MOSCOW, October 23. /TASS/. The rights of Russian national Alexander Vinnik, accused of cybercrimes, have been violated by the Greek correctional system, Mikhail Fedotov, chairman of the Russian Presidential Council for Civil Society and Human Rights said on Tuesday.
"In particular, the Russian national is being denied medical services," the official stressed, noting, "Apparently, the reason is that he doesn’t speak Greek, and the medics speak no Russian," Fedotov was quoted as saying on the council’s website.
He said that the Russian suspect had received no dental care, but hoped that the situation would be soon remedied referring to the prison warden. "I’m glad to hear that this problem will be settled shortly, as the director of the prison said he would find a Russian-speaking dentist for Alexander Vinnik," Fedotov stated.
He also said that in the Athens prison each of 1,500 inmates has to cook for himself, while food can be ordered only once a week. "Of course, parcels from relatives help some of them out, but nobody can bring anything for Vinnik as food is taken only from relatives, while his whole family is in Moscow. No food is taken from consular staff either," he noted.
Besides, the jail is overcrowded, and at some point Vinnik had to sleep on the floor, he stressed.
The Vinnik bitcoin case
Alexander Vinnik was detained in Greece on July 25, 2017, at the request of the United States, where he is accused of laundering four to nine billion dollars through the now non-existent BTC-e cryptocurrency trading platform. Russia has sought Vinnik’s extradition as well, while France sent a similar request in June.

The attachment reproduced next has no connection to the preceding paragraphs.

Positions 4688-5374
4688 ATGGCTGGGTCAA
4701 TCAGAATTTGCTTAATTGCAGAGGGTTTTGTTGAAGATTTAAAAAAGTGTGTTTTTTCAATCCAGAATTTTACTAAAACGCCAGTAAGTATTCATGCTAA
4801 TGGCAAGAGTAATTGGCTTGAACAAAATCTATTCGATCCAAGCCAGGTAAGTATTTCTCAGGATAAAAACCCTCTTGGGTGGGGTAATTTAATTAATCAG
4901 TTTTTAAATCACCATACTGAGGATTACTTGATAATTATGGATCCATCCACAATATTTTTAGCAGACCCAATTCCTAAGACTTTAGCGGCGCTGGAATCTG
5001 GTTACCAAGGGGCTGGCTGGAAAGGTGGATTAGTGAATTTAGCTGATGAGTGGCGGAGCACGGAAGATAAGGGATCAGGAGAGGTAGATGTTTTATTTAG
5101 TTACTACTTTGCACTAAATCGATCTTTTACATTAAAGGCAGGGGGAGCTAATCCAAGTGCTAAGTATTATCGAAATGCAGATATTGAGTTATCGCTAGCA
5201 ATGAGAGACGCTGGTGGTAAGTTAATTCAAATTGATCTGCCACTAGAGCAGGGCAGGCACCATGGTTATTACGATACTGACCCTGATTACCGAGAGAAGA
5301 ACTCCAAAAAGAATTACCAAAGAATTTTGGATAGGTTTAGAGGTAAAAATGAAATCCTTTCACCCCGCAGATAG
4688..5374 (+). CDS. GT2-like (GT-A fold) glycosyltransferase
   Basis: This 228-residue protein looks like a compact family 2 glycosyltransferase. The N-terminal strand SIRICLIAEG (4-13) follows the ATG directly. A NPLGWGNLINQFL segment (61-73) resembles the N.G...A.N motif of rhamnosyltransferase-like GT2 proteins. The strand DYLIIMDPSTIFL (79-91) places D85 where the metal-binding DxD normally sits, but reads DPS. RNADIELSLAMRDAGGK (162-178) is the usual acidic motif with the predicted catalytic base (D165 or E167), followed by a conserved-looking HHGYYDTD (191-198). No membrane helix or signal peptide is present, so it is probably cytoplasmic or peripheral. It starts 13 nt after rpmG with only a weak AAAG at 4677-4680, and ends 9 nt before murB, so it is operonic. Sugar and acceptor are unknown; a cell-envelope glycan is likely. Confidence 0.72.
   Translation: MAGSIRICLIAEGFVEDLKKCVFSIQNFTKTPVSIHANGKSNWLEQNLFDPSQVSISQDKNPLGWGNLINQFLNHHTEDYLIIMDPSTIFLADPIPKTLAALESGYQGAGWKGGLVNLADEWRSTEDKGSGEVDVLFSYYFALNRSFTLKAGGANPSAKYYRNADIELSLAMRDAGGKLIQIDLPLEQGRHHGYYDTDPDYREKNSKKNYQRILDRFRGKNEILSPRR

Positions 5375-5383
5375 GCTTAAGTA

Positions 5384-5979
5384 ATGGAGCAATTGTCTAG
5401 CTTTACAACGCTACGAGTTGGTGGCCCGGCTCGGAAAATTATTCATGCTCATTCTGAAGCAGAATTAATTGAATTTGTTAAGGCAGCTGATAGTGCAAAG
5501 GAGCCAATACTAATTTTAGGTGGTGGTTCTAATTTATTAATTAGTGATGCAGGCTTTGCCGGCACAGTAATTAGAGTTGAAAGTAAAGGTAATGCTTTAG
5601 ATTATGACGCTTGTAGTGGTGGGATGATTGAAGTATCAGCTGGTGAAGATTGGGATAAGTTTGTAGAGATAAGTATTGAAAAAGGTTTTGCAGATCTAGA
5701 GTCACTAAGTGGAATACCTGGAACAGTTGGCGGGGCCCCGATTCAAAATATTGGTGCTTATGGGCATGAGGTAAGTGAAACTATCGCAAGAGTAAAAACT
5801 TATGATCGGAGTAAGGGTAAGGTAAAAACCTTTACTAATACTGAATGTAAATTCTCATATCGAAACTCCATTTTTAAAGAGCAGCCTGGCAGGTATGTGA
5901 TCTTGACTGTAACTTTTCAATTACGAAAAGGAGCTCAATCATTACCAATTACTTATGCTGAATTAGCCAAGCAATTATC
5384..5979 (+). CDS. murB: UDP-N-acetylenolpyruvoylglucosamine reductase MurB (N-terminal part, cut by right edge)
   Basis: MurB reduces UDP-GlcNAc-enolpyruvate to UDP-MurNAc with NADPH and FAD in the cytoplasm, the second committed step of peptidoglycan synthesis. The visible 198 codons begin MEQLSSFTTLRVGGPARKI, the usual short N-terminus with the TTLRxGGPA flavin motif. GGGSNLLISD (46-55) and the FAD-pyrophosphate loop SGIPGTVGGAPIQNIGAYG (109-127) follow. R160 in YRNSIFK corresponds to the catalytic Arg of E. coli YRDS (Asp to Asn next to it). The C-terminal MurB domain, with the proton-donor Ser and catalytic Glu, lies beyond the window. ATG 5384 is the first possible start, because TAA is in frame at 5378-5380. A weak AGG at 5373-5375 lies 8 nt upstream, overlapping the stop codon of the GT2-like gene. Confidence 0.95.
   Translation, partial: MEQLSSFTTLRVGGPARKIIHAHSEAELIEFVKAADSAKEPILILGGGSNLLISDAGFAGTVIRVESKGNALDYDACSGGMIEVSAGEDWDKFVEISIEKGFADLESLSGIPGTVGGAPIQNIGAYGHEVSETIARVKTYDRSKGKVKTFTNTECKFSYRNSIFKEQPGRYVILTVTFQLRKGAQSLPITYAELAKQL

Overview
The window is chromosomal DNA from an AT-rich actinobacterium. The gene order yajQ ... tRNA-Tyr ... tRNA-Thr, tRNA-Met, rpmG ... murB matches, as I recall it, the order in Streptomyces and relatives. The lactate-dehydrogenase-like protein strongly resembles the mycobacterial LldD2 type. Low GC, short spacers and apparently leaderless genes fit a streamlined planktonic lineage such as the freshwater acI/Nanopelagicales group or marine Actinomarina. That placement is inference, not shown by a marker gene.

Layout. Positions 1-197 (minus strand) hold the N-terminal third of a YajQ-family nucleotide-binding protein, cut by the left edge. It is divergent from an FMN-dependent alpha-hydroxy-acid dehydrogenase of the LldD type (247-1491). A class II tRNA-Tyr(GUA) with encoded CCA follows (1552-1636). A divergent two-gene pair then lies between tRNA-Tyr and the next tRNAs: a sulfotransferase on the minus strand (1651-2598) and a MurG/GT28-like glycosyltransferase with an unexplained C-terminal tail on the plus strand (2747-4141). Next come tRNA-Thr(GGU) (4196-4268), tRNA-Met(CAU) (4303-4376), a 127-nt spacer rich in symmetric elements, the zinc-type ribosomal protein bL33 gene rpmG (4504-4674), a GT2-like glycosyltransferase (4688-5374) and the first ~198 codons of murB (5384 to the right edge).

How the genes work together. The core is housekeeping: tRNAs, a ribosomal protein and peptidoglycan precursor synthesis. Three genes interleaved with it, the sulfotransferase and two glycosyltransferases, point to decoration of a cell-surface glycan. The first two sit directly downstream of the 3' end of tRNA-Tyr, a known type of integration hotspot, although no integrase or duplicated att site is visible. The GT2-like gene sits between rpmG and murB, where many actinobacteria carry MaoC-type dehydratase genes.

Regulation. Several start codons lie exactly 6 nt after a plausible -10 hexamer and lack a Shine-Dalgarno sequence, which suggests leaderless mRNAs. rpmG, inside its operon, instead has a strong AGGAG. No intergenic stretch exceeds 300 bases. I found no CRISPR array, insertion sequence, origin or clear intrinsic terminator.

As for the charges brought by the US, Vinnik told TASS that he was only a technical expert at the BTC-e cryptocurrency trading platform. "I gave some advice to that platform. That’s not a crime, and the exchange itself is not a crime, it is just a platform for exchanging cryptocurrency," the Russian national explained.
Greece’s Supreme Court (Areios Pagos) has postponed hearings on the appeal against the decision to extradite the Russian national, who is facing cybercrime charges, to France, a TASS correspondent reported from the courtroom on Monday.
Vinnik’s attorney, Zoe Konstantopoulou, said after the six-hour court session, that her client doesn’t want to be extradited to France. She demanded the hearings be postponed to a later date since under the Athens Bar Association’s ruling defense counsels are prohibited to work after 03:00 p.m.
Another session to consider the appeal against Vinnik’s extradition to France was scheduled for November 5.